Neuroimaging researchers, providers and people with MS collaborated to develop new guidelines on how to communicate about brain atrophy
BUFFALO, NY — For people with multiple sclerosis (MS), hearing a doctor tell them they have brain atrophy — an important predictive biomarker of MS progression — can trigger debilitating fear and anxiety.
Now, a team of researchers from the University at Buffalo working alongside people with MS and their advocates have analyzed the problem and developed solutions that can open the door to better patient understanding and potentially better personal care. The article was published online in The Journal of Neurology on November 14.
Titled “Communicating the Relevance of Neurodegeneration and Brain Atrophy to Multiple Sclerosis Patients: Patient, Provider and Researcher Perspectives,” the article describes how clinicians can better communicate highly sensitive and technical information about an individual’s disease progression.
“Every group involved in this publication — researchers, providers, and especially patients — has brought valuable perspective to the goal of better communication about this complex disease,” said Robert ZivadinovMD, PhD, Corresponding Author, UB Director Buffalo Neuroimaging Analysis Center (BNAC) and Professor of Neurology at the Jacobs School of Medicine and Biomedical Sciences at UB. He also directs the Biomedical Imaging Center in the UB Institute of Clinical and Translational Sciences.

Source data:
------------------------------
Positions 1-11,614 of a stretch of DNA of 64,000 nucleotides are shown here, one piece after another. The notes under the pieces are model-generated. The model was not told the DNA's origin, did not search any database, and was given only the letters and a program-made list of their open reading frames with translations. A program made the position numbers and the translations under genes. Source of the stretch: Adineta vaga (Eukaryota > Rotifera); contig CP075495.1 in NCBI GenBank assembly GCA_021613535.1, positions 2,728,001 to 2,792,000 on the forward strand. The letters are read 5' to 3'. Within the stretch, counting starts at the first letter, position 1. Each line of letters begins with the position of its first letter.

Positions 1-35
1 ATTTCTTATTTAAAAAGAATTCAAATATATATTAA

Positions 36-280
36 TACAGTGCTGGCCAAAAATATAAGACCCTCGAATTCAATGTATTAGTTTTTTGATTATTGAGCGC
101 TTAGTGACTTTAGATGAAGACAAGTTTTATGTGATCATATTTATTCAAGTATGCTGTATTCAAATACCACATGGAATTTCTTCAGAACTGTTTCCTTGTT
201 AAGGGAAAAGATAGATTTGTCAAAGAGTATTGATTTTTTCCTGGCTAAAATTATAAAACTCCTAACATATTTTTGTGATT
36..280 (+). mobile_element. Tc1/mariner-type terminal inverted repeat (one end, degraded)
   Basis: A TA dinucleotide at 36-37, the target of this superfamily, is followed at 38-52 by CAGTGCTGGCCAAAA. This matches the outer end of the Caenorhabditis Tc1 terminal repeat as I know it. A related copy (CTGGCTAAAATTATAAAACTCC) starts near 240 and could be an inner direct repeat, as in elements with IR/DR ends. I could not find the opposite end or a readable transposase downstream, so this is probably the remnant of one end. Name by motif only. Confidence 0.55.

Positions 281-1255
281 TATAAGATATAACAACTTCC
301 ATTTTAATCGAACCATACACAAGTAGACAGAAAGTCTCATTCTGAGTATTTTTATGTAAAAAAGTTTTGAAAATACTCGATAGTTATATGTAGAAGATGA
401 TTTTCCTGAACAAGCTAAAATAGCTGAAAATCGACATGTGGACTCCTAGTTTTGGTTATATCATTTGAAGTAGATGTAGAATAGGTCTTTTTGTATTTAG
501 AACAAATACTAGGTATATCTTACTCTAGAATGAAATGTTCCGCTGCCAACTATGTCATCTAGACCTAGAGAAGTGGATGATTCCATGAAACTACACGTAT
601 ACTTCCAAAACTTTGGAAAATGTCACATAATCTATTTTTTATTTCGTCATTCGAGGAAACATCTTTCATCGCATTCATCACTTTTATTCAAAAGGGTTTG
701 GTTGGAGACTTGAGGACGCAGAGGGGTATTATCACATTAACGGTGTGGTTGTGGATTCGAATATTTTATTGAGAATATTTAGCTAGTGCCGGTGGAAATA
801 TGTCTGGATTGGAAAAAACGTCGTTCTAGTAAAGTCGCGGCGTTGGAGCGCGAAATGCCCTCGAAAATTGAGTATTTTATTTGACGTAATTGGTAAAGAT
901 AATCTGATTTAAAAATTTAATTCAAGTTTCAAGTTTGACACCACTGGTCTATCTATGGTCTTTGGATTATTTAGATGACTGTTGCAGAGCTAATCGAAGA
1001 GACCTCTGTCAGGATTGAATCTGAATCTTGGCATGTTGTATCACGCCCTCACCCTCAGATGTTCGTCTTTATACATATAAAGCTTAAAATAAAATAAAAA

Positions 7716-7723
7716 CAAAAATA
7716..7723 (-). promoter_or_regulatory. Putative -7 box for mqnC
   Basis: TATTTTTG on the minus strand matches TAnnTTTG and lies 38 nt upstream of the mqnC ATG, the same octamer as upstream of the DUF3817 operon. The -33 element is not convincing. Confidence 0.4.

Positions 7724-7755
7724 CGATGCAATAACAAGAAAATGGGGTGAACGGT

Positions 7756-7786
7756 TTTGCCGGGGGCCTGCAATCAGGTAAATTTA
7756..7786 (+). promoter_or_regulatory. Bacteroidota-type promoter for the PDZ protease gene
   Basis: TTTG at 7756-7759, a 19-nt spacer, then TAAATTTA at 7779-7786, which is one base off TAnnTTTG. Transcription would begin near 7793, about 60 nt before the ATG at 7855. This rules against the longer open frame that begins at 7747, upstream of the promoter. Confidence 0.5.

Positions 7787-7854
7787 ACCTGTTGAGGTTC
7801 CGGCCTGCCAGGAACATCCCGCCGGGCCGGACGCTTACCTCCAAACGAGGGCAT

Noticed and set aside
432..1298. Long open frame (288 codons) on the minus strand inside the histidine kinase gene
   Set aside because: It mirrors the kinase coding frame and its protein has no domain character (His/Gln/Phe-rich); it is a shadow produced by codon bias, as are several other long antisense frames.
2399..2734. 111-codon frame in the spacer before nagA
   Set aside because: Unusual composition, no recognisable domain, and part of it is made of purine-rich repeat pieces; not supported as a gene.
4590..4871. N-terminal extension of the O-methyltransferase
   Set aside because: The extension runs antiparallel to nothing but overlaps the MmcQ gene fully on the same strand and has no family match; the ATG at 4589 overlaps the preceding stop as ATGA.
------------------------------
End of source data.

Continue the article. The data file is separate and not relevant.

The research was born out of a new collaboration between BNAC researchers and Advisory Board, whose mission is to provide a patient’s perspective to the centre’s team of internationally renowned neuroimaging researchers. The BNAC is an institute within the Department of Neurology at Jacobs School. Zivadinov and his colleagues at BNAC have published some of the landmark studies identifying brain atrophy as a key biomarker of MS progression.